Opinion: Sweet Jesus, Save Us From Your Chocolate Clutches This Easter

Filed under: Holidays, Opinions

What would Jesus say about chocolate in his image? Credit: Getty Images

"The Easter Bunny did not die for your sins."

My son looked at me quizzically as we passed the church reader board. "What does that mean?" he asked.

I explained that bunnies can be awfully accommodating when it comes to doling out candy and hiding brightly colored eggs. But asked to sacrifice themselves for human salvation (or even a really good bowl of hasenpfeffer), they act like they don't even know you and scamper in the opposite direction.

Church reader boards need to remind people of the fundamentally selfish nature of rabbits during Holy Week, lest people abandon their Christian faith and take up with one of the world's many bunny-themed cults. (I understand Hugh Hefner is behind one of them.)

Nonetheless, I told the lad, the Easter Bunny plays a pivotal role in the Christian celebration of the death and resurrection of Jesus Christ, sweet treats being a big part. Biting the head off of a chocolate Jesus would just be tacky.

Once again, I underestimated (or overestimated) the human species. You can find absolutely anything online -- including, yes, a chocolate Jesus. There is a chocolate Jesus mold available on the Internet that comes with a similar mold for a chocolate Virgin Mary. You also can get a chocolate Last Supper, so you can not only bite the head off Jesus, but also all 12 of his apostles. (Dibs on Judas!)

If that's not enough, you can get a chocolate cross, too. Bear in mind these are crosses, not crucifixes. A crucifix actually depicts Jesus dying on the cross. Apparently, no one wants to go that far.

However, some parents apparently have no problem with their children waking up on Easter morning and chowing down on chocolate versions of an ancient method of death and torture.

I'm not one of these parents.

To me, it would be like eating a chocolate electric chair or iron maiden. I can't see making a sweet candy confection out of something that was used to send people to unbelievably cruel deaths.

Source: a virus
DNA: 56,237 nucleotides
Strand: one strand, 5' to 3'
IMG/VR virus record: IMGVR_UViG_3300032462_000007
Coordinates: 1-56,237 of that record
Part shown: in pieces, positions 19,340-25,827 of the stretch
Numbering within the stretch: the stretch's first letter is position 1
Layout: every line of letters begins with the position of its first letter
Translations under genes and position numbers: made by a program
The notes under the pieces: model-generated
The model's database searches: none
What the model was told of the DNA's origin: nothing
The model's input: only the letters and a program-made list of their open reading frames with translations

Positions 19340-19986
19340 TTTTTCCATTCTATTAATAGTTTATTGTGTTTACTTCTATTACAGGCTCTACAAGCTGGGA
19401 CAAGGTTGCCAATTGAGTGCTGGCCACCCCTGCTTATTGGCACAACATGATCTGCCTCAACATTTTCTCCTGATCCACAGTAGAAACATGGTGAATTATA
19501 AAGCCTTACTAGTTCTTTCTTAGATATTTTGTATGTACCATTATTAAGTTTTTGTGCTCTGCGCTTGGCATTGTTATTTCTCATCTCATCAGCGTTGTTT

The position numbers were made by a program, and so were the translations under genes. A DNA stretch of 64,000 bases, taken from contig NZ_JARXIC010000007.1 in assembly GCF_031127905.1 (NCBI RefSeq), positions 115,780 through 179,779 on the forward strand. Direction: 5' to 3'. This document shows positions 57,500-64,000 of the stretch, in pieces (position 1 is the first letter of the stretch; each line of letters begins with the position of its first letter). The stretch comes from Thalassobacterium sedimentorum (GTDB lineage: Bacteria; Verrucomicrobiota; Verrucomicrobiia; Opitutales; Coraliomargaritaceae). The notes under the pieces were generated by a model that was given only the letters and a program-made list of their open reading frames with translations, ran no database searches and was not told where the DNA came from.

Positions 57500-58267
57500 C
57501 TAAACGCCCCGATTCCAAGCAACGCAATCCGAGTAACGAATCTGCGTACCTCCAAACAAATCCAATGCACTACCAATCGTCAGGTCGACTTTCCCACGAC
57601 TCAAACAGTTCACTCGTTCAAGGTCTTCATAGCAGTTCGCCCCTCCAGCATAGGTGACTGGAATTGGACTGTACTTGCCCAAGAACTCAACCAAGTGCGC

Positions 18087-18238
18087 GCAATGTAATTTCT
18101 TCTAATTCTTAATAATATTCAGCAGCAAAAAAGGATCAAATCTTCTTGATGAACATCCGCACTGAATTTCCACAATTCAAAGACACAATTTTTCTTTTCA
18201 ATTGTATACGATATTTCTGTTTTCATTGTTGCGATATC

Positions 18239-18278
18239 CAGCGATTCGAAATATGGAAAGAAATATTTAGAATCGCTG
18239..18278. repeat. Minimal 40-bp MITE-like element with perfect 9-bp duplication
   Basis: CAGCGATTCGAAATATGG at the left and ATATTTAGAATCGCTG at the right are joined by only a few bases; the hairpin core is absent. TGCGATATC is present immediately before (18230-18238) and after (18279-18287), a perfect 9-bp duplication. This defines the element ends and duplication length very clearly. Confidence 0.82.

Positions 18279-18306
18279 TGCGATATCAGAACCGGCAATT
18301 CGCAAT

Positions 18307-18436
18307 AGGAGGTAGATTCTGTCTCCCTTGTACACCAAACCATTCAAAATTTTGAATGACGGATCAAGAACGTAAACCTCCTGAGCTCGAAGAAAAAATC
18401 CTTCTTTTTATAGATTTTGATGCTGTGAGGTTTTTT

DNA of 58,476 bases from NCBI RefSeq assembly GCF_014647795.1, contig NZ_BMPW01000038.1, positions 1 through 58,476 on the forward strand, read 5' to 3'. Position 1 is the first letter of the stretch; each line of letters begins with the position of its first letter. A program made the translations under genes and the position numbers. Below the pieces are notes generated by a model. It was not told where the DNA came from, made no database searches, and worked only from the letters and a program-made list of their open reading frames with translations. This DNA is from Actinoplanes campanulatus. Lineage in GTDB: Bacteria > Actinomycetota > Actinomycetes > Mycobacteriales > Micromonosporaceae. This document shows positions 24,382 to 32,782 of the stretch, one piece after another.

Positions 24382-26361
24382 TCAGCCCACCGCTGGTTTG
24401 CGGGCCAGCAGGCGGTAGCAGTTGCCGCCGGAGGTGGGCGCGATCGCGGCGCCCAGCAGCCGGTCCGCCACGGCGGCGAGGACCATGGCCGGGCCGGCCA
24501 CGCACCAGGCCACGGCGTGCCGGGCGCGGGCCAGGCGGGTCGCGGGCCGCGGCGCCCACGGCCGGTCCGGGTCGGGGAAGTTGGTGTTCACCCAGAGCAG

Jewish children can receive a slightly more benign chocolate 10 Commandments for Passover. But even that strikes me as sacrilegious.

I know why people buy this stuff. Actually, I know why two different kinds of people buy this stuff. First, there are the people who love the absurdity and irony of chocolate religious symbols. These are the same people who buy boxing-nun puppets and other such irreverent gag items.

Then there are the people who fear the bunny. They worry Easter, like Christmas, is in danger of becoming too secular. They want to remind their children that Easter is about Jesus. I can appreciate that. But there are better ways of going about it than eating a chocolate version of the guy who died for our sins.

Jesus and the Easter Bunny can peacefully coexist. Trying to make the bunny like Jesus leads us to weird places we just don't want to go. Trying to make Jesus like the bunny trivializes the profound concepts of love, sacrifice and redemption -- ultimately what Holy Week is all about.

As for the chocolatey 10 Commandments, doesn't one of the commandments specifically address idolatry and graven images?

If you think chocolate and colored eggs sully Easter, ignore them. Stick to the gospels. Don't try to blend the two. I firmly believe there is room for both secular and religious traditions during this holiday season.

"When the weather gets rough and it's whiskey in the shade, it's best to wrap your savior up in cellophane," songwriter Tom Waits tells us in the song "Chocolate Jesus."

Nah, I'll take the bunny.

Related: Hop into Spring in Colorful Easter and Passover Styles

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AdviceMama Says:
Start by teaching him that it is safe to do so.